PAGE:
Tony Leseman '01 Proudly Represents CDH

Reprinted from Traditions, Summer 2020
July 30, 2020

Leseman with his wife Ashley and their three children: Clara (8), Annie (6), and Luke (4).

As Director of Admissions, Tony Leseman ’01, has the unique opportunity to work with all aspects of Cretin-Derham Hall. Of course, his work with prospective students is front and center, and he enjoys welcoming our newest students on campus. But even after students enroll, he remains in contact with students all four years of their CDH experience. He connects with teachers daily and has a wonderful network of alumni that know and love the school. We asked Tony to tell us more about his perspective on CDH from his unique vantage point.

What were you involved in when you were a student at CDH?

I was mainly involved in sports at CDH. I played Football, Basketball, and Baseball for all four years. I loved playing different sports, competing with different friends, and being able to focus on more than just one sport.

When you think back to your time at CDH, what has stayed the same?

The commitment of faculty/staff to support students to be their best in and outside the classroom! I recall many teachers during my days at CDH who genuinely cared about me and my experience. Now that I’m a staff member at CDH, I accept that responsibility and it’s so cool that the faculty and staff’s effort and care for students has never altered from then to now.

When you think back to your time at CDH, what has changed?

The lunch menu and social media. I sure miss me some ribticklers and circle pizzas but it’s definitely a good thing that our lunch menu now offers a variety of foods for us to eat, many of which are way healthier. Social media has certainly provided CDH a platform to promote all of the wonderful things going on at CDH. It also means that everyone always knows what everyone is doing in and out of school, which is certainly different than trying to figure out what’s going on by calling my buddy’s home phone line.

What did you want to be ‘when you grew up?’

Aside from wanting to play in the MLB or NBA, I wanted to be a firefighter. I’ve always appreciated their impact on helping others and how much they have to work as a team. I’ve always been on a team and thought a firefighter would be a good fit for me. I was very close to going to firefighter training until I was encouraged to apply for a job at CDH. Funny how things work out.

You get to meet all incoming students in your job as Admissions Director. What have you learned about today’s teenagers?

They are still as awkward as I probably was when I was in 8th grade. I’m kidding. Today’s teenagers are much more connected with each other through social media even when they don’t attend the same middle school. More often than not, a student knows another student who is considering CDH, simply because they play the same sport or they have a mutual friend. Today’s teenagers are also much more involved with the decision-making process of searching for a high school than I remember. I have the unique opportunity to meet each student before their experience starts at CDH and I welcome them through the doors and congratulate them as they go out after four years.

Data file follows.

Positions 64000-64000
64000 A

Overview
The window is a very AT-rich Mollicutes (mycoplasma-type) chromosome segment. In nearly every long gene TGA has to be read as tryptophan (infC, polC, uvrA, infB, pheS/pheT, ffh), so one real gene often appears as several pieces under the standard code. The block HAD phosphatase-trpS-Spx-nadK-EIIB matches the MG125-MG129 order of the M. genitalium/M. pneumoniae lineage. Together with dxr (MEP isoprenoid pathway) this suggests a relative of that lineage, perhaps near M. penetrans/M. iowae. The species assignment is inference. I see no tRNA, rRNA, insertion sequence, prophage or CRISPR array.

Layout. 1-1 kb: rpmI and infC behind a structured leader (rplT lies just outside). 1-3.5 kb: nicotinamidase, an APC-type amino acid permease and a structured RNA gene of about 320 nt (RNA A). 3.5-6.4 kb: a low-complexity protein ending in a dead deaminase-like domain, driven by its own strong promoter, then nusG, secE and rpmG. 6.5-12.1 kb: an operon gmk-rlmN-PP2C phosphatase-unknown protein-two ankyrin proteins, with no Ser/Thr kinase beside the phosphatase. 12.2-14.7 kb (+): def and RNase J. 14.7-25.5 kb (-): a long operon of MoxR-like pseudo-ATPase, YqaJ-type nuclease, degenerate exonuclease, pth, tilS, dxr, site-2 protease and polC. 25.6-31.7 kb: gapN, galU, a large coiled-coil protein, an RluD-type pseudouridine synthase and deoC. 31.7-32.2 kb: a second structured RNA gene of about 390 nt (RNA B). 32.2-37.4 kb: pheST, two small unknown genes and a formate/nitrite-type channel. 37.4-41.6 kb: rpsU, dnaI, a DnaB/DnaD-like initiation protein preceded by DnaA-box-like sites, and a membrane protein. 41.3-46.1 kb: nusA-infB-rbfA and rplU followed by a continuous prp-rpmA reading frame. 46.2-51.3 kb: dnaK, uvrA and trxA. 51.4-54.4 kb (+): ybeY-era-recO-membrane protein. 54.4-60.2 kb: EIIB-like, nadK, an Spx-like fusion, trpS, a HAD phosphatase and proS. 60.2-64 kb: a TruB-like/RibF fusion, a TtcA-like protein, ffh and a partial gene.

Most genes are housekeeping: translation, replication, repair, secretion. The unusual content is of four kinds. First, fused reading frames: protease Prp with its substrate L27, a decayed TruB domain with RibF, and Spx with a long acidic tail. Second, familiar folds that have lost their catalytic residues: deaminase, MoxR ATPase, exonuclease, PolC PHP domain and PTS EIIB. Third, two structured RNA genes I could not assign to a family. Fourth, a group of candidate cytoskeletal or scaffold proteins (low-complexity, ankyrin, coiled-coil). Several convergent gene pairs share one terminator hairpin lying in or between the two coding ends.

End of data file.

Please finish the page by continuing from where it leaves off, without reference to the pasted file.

What do you wish people knew about CDH?

Two things: 1) how impressive our curriculum is; and 2) how beneficial it is to be a CDH graduate. Our academic experience is so comprehensive and expansive, students will truly have a premium high school education that is very competitive against other schools. Our students are able to attend the college or university of their choice and are well-prepared to take the next step in their lives after CDH. I truly believe that our broad curriculum helps open our student’s eyes to the talents they have and what they desire to do long term.

Your job doesn’t stop once the students are enrolled at CDH. How do you connect with them once they are here, walking our halls?

I definitely like to stay connected with our students after they enroll! They also help my efforts with the next wave of potential students because our students are our best marketing. There are no better advocates to have in my corner than current CDH students. They sell CDH, not me. I also have the opportunity to coach 9th grade baseball at CDH in the spring. It’s a great way for me to give back to the program that has given me so much and it’s a way for me to hopefully improve the experience of our students. I also lead a few clubs on the side such as Table Tennis, CDH Friendship Club, and I support our annual Empty Bowls by making soup.

The Class of 2020 is leaving CDH in a way that no other class has ever experienced. What is your message to them?

Although there is so much that is not fair to you in regards to how you’ve been forced to end your CDH experience, what makes sense is who you have become today and why. You all have contributed so much to our CDH community in so many ways that words cannot adequately express.

What advice do you have for our incoming Class of 2024?

We cannot wait to have you on our campus and officially begin your CDH experience! Your class is so unique with where some students are coming from, your interests, talents, and much more. You were destined to be Raiders and I can’t wait to see what tremendous impact you will bring to our CDH community.

Why are the four years of high school so important?

In my opinion, high school is where you will most likely meet some of your lifelong best friends. It’s a time of transitions, new beginnings, and adventure. High school, particularly at CDH, will be some of the best years of your life.

Leseman is leaving CDH this fall, and we wish him luck in his future endeavors!


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